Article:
A surgical technique for cataract removal where the cataract is broken up and removed through a small incision using an ultrasonic probe. This is done before the artificial intraocular lens (IOL) is implanted.
The natural hardening of the eye's lens, which creates an inability to focus on nearby objects beginning for most people in their 40s.
Sometimes called “no-line bifocals” or “trifocals,” they provide a gradual progression of powers for all viewing distances.15,16
The round, central opening in the iris of your eye that light enters through.
Optical imperfections that prevent the eye from properly focusing light, causing blurred vision. The four most common kinds are myopia, hyperopia, astigmatism and presbyopia.
The innermost layer on the back of the eye. It contains millions of light-sensing nerve cells that convert light images into electrical impulses that the brain uses to create images.
Retinopathy is a common complication of diabetes where the blood vessels of the retina can swell, leak or grow abnormally. Symptoms may not be present at first but it can worsen to the point of being a leading cause of blindness in adults. Diabetic retinopathy generally affects both eyes.17
Light-sensing nerve cells in the eye’s retina that provide peripheral or side vision, allow the eyes to detect motion, and help you see in dim light and at night.
Basic contact lenses typically used to correct myopia (nearsightedness) and hyperopia (farsightedness).
Strabismus, or crossed eyes, occurs when the eye muscles or the nerves that control them don’t function properly. It can lead to an imbalance in eye movement, or the eyes not looking at the same spot at the same time. This misalignment of the eyes may be caused by severe farsightedness or poor eye muscle control.18
Every time you blink, a thin layer of tears is spread across the cornea. This layer of moisture, or tear film, forms a protective coat, lubricating your eyes and washing away any foreign bodies that might cause harm or obscure your vision.
A test used to measure intraocular pressure (IOP), or eye pressure.19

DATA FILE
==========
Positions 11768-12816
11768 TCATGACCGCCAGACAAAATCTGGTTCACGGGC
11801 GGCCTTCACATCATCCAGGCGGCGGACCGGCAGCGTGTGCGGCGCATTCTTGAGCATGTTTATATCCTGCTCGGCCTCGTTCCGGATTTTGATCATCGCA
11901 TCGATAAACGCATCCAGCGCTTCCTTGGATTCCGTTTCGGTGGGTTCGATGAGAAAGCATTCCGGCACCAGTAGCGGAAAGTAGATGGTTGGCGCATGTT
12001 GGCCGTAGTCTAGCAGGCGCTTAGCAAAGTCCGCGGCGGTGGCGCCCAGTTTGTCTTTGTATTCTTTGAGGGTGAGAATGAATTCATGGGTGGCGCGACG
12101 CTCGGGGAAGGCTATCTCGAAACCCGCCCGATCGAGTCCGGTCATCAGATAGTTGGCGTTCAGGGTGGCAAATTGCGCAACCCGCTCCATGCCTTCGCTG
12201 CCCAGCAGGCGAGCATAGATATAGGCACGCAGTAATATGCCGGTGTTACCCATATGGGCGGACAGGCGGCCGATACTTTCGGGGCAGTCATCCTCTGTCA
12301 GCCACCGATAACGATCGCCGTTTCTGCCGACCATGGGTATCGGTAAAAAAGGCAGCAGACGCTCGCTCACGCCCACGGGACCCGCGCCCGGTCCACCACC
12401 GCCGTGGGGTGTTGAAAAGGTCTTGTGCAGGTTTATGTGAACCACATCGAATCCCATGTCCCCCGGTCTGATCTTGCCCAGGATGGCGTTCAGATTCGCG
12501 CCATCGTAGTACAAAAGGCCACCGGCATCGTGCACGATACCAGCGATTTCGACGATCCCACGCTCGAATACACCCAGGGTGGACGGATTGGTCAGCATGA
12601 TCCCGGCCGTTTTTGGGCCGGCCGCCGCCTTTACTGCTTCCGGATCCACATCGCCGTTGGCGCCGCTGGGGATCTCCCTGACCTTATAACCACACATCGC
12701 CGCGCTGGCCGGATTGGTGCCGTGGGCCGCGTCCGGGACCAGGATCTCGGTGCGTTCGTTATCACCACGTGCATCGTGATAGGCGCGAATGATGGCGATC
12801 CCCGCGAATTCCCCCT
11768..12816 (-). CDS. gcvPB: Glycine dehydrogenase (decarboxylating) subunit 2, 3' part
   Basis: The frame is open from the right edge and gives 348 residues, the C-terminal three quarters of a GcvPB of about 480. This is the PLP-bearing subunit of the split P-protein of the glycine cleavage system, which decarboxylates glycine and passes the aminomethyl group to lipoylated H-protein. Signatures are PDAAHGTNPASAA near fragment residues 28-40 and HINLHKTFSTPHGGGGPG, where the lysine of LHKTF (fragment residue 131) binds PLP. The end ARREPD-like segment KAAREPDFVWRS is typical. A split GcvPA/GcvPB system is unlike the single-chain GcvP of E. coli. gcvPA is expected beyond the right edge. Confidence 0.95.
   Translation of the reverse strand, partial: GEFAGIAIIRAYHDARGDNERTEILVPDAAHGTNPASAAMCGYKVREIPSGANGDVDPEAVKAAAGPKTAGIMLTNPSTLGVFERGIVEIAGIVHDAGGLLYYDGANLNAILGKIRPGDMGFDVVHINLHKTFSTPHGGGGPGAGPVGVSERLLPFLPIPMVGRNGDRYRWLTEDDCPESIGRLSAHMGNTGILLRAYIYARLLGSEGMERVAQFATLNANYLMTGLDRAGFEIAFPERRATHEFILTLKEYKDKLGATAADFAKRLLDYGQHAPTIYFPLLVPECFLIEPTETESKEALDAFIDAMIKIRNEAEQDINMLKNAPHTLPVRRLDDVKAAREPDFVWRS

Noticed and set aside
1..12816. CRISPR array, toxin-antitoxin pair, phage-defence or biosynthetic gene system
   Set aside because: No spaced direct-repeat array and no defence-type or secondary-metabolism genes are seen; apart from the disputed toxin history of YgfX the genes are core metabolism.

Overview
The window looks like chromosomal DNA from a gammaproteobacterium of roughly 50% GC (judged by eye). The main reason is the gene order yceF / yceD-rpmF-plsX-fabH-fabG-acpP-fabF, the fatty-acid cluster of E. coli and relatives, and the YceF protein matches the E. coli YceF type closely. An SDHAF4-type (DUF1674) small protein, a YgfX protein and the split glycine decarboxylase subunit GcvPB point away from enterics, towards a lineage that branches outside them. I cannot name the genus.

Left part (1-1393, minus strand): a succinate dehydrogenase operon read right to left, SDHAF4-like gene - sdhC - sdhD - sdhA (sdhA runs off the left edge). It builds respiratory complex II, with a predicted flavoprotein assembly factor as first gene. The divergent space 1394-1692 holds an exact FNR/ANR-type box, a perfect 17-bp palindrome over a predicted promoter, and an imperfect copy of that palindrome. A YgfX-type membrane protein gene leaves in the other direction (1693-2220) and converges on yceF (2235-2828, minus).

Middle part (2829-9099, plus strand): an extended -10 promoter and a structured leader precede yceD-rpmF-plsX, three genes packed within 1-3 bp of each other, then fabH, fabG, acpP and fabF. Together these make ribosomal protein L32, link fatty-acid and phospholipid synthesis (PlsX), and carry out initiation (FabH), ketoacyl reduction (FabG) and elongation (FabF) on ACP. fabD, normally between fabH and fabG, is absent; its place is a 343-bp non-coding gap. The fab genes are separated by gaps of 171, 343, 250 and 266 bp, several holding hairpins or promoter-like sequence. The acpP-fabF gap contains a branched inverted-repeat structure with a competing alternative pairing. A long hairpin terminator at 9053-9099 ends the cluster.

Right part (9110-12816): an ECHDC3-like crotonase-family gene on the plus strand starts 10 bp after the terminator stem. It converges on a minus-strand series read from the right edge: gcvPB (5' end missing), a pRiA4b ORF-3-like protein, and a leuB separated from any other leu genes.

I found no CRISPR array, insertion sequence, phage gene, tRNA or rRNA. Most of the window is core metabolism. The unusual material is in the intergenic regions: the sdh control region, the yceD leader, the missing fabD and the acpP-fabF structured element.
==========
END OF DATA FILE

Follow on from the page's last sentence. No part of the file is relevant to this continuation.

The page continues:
The mesh-like drainage canals between the iris and the cornea.20
When the original refractive error was improved but not completely eliminated after eye surgery.21

References:

1. Schmier JK, Covert DW. Characteristics of respondents with glaucoma and dry eye in a national panel survey. Clinical Ophthalmology. 2009:3 645–650. Available through http://www.dovepress.com/getfile.php?fileID=5471. Accessed February 18, 2013

2. Encyclopedia Britannica Online: Aqueous humor. http://dictionary.reference.com/browse/aqueous+humor. Accessed March 12, 2013.

3. Merriam Webster Medical Dictionary: Anterior chamber. http://www.dovepress.com/getfile.php?fileID=5471. Accessed February 20, 2013

4. National Eye Institute. Dry Eye. http://www.nei.nih.gov/health/dryeye/index.asp. Accessed December 2, 2013.

5. http://www.webmd.com/eye-health/myopia

6. Medline Plus. Glaucoma. http://www.nlm.nih.gov/medlineplus/ency/article/001620.htm. Accessed February 20, 2013

7. Merriam Webster Medical Dictionary: Intraocular pressure. http://www.merriam-webster.com/medical/intraocular pressure. Accessed February 20, 2013

8. Shields, BM. Normal-tension glaucoma: is it different from primary open-angle glaucoma?, Current Opinion in Ophthalmology, 2008, 19:85-88. http://www.v2020la.org/pub/PUBLICATIONS_BY_TOPICS/Glaucoma/Normal-tension%20glaucoma....pdf. Accessed March 12, 2013.

9. Glaucoma Research Foundation, Normal-Tension Glaucoma, http://www.dovepress.com/getfile.php?fileID=5471. Accessed March 12, 2013.

10. American Optometric Association. Ocular hypertension. http://www.aoa.org/x4723.xml. Accessed February 20, 2013

11. Glaucoma Research Foundation. High Eye Pressure and Glaucoma. http://www.glaucoma.org/gleams/high-eye-pressure-and-glaucoma.php. Accessed February 11, 2013

12. National Eye Institute. Facts About Glaucoma.http://www.nei.nih.gov/health/glaucoma/glaucoma_facts.asp - a. Accessed March 6, 2013.

13. Eye Surgery Education Council. Surgery Options: LASIK Surgery: Post-Op Care and recovery. http://eyesurgeryeducation.org/surgery-options-lasik-post-op.php (glossary entries) Accessed February 22, 2013.

14. Glaucoma Research Foundation. Other Types of Glaucoma. . http://www.glaucoma.org/glaucoma/other-types-of-glaucoma.php. Accessed February 20, 2013

15. American Academy of Ophthalmology. EyeSmart: Eyeglasses for Vision Correction. http://geteyesmart2-px.ezlcl.com/eyesmart/glasses-contacts-lasik/glasses.cfm. Accessed February 16, 2013.

16. All About Vision. Heiting G, Mattisson-Shupnick M. Progressive Lenses Replace Bifocals for Age-Defying Appearance. http://www.allaboutvision.com/lenses/progressives.htm. Accessed February 16, 2013

17. National Eye Institute. Facts About Diabetic Retinopathy. http://www.nei.nih.gov/health/diabetic/retinopathy.asp. Accessed February 21, 2013

18. American Optometric Association. Strabismus (Crossed Eyes). http://www.aoa.org/x4700.xml. Accessed March 12, 2013.

19. Glaucoma Research Foundation. Glossary: Tonometry. http://www.glaucoma.org/glaucoma/glossary.php. Accessed February 20, 2013

20. Glaucoma Research Foundation. Glossary: Trabecular Meshwork. http://www.glaucoma.org/glaucoma/glossary.php. Accessed February 20, 2013

21. Eye Surgery Education Council. Surgery Options: LASIK Surgery: Post-Op Care and recovery. http://eyesurgeryeducation.org/surgery-options-lasik-post-op.php (glossary entries) Accessed February 22, 2013.

22. American Optometric Association. How The Eyes Work. http://www.aoa.org/patients-and-public/resources-for-teachers/how-your-eyes-work. Accessed October 7, 2013.